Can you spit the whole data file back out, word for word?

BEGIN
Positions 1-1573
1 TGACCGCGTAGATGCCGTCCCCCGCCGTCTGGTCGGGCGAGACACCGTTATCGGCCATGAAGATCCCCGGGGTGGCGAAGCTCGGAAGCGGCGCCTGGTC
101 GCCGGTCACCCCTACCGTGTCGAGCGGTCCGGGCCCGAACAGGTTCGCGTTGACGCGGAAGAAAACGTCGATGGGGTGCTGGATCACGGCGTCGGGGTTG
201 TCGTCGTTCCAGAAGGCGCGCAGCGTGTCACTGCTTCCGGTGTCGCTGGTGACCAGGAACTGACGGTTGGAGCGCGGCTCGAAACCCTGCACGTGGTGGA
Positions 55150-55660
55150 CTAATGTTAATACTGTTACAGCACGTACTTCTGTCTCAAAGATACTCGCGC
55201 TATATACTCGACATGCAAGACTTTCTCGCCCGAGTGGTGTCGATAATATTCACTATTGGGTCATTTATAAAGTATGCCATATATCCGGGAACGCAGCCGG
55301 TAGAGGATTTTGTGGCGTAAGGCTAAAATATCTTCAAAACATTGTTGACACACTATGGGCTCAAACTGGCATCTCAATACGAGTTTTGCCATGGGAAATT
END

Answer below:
Positions 1-1573
1 TGACCGCGTAGATGCCGTCCCCCGCCGTCTGGTCGGGCGAGACACCGTTATCGGCCATGAAGATCCCCGGGGTGGCGAAGCTCGGAAGCGGCGCCTGGTC
101 GCCGGTCACCCCTACCGTGTCGAGCGGTCCGGGCCCGAACAGGTTCGCGTTGACGCGGAAGAAAACGTCGATGGGGTGCTGGATCACGGCGTCGGGGTTG
201 TCGTCGTTCCAGAAGGCGCGCAGCGTGTCACTGCTTCCGGTGTCGCTGGTGACCAGGAACTGACGGTTGGAGCGCGGCTCGAAACCCTGCACGTGGTGGA
Positions 55150-55660
55150 CTAATGTTAATACTGTTACAGCACGTACTTCTGTCTCAAAGATACTCGCGC
55201 TATATACTCGACATGCAAGACTTTCTCGCCCGAGTGGTGTCGATAATATTCACTATTGGGTCATTTATAAAGTATGCCATATATCCGGGAACGCAGCCGG
55301 TAGAGGATTTTGTGGCGTAAGGCTAAAATATCTTCAAAACATTGTTGACACACTATGGGCTCAAACTGGCATCTCAATACGAGTTTTGCCATGGGAAATT